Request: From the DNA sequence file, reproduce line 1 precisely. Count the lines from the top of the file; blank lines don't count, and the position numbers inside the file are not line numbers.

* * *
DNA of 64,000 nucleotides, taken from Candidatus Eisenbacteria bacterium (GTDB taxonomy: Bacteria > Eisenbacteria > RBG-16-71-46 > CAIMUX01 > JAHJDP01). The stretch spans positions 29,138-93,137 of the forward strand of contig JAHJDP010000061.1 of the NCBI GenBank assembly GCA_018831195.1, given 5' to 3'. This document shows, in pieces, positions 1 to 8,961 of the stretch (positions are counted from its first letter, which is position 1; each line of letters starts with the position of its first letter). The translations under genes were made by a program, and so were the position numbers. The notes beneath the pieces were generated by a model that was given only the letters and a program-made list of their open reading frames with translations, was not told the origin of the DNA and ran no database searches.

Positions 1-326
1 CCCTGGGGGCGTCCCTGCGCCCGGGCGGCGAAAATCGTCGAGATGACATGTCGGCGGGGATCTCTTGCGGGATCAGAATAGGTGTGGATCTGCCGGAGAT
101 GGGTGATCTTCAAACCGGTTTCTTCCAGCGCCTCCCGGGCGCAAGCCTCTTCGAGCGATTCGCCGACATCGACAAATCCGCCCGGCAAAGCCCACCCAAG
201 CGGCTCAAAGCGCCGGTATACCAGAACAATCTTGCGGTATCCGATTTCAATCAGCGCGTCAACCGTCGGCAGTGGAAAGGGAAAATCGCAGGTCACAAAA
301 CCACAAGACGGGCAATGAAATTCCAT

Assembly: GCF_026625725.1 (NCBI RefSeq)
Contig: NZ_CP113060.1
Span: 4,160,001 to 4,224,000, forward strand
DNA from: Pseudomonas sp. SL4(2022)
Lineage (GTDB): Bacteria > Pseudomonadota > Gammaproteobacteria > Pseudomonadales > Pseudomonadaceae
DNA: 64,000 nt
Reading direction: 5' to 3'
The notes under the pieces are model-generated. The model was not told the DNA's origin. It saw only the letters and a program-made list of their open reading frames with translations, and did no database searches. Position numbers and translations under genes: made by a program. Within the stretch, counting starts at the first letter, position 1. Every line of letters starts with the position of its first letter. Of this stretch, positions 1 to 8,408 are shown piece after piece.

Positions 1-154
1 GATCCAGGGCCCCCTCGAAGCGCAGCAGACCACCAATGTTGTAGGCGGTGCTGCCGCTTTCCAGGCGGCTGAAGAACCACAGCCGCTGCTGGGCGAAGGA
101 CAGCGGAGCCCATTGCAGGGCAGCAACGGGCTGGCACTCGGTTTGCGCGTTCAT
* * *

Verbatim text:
DNA of 64,000 nucleotides, taken from Candidatus Eisenbacteria bacterium (GTDB taxonomy: Bacteria > Eisenbacteria > RBG-16-71-46 > CAIMUX01 > JAHJDP01). The stretch spans positions 29,138-93,137 of the forward strand of contig JAHJDP010000061.1 of the NCBI GenBank assembly GCA_018831195.1, given 5' to 3'. This document shows, in pieces, positions 1 to 8,961 of the stretch (positions are counted from its first letter, which is position 1; each line of letters starts with the position of its first letter). The translations under genes were made by a program, and so were the position numbers. The notes beneath the pieces were generated by a model that was given only the letters and a program-made list of their open reading frames with translations, was not told the origin of the DNA and ran no database searches.